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Spectrum: Autism Research News

Faulty connectivity found in mouse model of schizophrenia

by  /  18 June 2010

This article is more than five years old. Autism research — and science in general — is constantly evolving, so older articles may contain information or theories that have been reevaluated since their original publication date.

Communication breakdown: Mice that lack lack a segment of human chromosome 22, called 22q11.2, show much less synchrony between the prefrontal cortex and the hippocampus compared with controls.

Mice engineered to carry a well-known risk factor for schizophrenia show disruptions in the connections between two brain regions that coordinate memory and learning. And these disruptions directly cause problems with working memory — the ability to actively hold information and to recall that information to make a decision, according to a study published in Nature1.

Several studies have suggested that connectivity between the frontal lobe of the brain, where the prefrontal cortex is found, and the temporal lobe, where the hippocampus is located, may be altered in people with schizophrenia2,3,4. But those studies stopped short of elucidating whether this is a cause or symptom of schizophrenia.

“Our animal model study shows for the first time that dysconnectivity is not just an epiphenomenon, but is intimately related to the pathogenesis of schizophrenia,” says lead author Joseph Gogos, associate professor of physiology and neuroscience at Columbia University. “It also offers a model to develop ways to restore connectivity deficits.”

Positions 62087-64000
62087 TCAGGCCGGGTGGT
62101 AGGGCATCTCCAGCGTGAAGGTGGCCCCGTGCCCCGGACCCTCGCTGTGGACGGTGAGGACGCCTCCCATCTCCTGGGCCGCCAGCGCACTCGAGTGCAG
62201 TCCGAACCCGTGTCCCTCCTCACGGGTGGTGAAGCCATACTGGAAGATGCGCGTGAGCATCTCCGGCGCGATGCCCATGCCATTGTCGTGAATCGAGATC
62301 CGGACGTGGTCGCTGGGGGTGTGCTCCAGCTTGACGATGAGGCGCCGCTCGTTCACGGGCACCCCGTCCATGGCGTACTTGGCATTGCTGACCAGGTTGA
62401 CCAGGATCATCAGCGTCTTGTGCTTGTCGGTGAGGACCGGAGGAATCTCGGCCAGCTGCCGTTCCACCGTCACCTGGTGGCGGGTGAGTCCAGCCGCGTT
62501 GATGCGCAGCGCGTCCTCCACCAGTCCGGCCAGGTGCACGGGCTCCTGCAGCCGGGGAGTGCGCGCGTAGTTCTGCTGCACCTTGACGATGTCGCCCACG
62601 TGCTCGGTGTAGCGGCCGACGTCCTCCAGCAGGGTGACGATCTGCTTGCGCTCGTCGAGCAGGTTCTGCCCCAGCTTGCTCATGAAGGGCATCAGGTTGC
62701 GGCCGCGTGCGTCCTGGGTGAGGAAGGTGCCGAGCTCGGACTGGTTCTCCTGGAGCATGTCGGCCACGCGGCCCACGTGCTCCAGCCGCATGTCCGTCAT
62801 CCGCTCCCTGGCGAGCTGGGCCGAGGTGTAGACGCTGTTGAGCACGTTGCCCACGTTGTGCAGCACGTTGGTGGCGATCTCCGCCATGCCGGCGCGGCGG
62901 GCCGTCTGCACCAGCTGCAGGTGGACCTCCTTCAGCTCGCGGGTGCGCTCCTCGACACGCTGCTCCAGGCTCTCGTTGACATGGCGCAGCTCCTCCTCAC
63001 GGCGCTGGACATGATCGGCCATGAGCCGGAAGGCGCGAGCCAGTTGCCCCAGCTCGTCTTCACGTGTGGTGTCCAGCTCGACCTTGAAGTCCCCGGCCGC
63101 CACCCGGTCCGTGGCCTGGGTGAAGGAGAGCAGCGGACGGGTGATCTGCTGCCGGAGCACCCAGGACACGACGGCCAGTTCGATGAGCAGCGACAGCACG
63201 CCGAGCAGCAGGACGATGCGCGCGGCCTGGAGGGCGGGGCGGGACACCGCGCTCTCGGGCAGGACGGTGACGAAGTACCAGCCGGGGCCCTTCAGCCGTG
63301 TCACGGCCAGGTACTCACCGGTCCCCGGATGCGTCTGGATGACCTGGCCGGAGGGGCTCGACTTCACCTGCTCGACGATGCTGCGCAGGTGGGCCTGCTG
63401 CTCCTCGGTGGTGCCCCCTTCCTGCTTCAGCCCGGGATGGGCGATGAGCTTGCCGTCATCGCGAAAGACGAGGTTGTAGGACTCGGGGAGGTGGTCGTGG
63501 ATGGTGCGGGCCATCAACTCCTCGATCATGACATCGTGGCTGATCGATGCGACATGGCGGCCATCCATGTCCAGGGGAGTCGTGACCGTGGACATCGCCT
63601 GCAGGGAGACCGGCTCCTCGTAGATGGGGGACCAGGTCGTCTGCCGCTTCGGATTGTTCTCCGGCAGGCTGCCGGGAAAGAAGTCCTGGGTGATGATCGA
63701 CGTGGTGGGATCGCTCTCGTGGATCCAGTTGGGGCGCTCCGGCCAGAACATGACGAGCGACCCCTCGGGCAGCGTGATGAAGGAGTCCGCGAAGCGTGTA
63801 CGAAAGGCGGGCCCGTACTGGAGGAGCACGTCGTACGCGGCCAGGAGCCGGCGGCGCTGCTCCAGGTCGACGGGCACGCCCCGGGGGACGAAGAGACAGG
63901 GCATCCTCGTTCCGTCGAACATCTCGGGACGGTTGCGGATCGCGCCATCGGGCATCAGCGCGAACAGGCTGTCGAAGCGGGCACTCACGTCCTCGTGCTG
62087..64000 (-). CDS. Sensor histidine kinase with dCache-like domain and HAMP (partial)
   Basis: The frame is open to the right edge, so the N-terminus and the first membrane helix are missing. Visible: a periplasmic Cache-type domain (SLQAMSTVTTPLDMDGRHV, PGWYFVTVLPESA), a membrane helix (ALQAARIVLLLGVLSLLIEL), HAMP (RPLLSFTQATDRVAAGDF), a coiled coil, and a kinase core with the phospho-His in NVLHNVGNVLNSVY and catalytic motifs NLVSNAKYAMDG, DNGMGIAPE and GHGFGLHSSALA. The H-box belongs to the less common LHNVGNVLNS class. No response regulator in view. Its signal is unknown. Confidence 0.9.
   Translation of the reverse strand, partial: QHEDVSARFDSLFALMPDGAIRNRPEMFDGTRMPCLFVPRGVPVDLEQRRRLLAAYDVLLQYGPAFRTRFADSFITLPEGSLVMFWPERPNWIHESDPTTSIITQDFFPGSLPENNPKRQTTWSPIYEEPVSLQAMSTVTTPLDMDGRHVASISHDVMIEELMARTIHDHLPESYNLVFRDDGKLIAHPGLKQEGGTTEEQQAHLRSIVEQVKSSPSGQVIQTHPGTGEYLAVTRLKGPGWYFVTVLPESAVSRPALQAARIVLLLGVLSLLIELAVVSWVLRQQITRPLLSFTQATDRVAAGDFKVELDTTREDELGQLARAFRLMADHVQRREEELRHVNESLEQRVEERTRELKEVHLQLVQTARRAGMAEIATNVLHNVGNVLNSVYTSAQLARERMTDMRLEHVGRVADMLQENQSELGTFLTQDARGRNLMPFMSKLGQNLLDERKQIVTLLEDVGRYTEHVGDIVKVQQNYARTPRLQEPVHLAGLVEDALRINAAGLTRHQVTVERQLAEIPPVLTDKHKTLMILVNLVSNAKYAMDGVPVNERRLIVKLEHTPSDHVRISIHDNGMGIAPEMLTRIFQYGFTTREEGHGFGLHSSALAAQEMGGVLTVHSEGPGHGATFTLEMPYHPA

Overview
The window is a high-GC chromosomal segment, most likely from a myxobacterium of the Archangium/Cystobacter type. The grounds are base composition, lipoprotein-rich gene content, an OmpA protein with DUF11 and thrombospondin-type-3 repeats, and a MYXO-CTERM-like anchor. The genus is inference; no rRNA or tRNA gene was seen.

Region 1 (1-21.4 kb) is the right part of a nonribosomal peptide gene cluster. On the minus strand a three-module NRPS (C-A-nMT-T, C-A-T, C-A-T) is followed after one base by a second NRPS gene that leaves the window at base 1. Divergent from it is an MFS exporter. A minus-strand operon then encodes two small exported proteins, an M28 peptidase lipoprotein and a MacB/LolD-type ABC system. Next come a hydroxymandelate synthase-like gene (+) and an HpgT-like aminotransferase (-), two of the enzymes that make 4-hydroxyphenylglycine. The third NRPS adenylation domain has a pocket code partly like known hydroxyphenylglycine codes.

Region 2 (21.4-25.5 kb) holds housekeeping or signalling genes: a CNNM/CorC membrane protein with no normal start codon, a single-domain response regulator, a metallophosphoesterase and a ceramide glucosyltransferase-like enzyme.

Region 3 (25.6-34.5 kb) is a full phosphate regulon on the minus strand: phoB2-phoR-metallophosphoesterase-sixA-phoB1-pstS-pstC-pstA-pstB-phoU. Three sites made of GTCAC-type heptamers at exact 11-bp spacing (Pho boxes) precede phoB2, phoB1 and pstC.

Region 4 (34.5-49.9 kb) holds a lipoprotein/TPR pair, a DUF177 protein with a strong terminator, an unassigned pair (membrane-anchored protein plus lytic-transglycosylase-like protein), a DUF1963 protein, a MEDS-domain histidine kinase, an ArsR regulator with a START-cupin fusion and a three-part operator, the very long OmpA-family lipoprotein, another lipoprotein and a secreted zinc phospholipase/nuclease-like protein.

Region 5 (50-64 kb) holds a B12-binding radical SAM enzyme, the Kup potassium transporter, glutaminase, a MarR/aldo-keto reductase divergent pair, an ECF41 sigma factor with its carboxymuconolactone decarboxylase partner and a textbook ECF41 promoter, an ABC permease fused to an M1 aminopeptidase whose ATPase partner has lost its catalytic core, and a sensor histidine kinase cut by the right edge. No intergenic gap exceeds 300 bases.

Scientists first reported in 1995 that people who lack a particular segment of human chromosome 22, called 22q11.2, are 30 times more likely to develop schizophrenia compared with the general population5.

Over the past decade, Gogos and his colleague, Maria Karayiorgou, have created mouse models to help understand how the deletion, which includes 27 genes, affects brain development and function6.

“This is a nice example of the future of basic neuroscience work, the goal of which is to understand the etiology and pathophysiology of major mental illness,” says Robert Malenka, professor of psychiatry and behavioral science at Stanford University, who was not involved with the study. The use of genetic mouse models can help elucidate the neural circuit malfunctions that underlie schizophrenia and similar diseases like autism, Malenka says.

Close communication:

Studies in rats have shown that the activity of single neurons in the prefrontal cortex is precisely matched to the firing rhythm of hundreds of neurons in the hippocampus. Based on this synchrony, the researchers infer that the two regions are communicating with each other.

In the new study, published in April, Gogos and his colleagues tested this phenomenon in a mouse model with the entire 22q11.2 deletion by placing electrodes in the prefrontal cortex and hippocampus. The team simultaneously recorded neural activity in the two brain structures during each stage of a working memory task called the T-maze.

In this widely-used test, mice learn to navigate a T-shaped maze over a period of several days for a food reward, whose location varies between trials. The mice must rely on their working memory to remember which direction they took previously, and which direction might lead to the reward.

“We were interested to see right before the decision is made which way the mouse will turn, at what rate the neurons fire and how well synchronized they are,” says Karayiorgou, professor of psychiatry at Columbia University.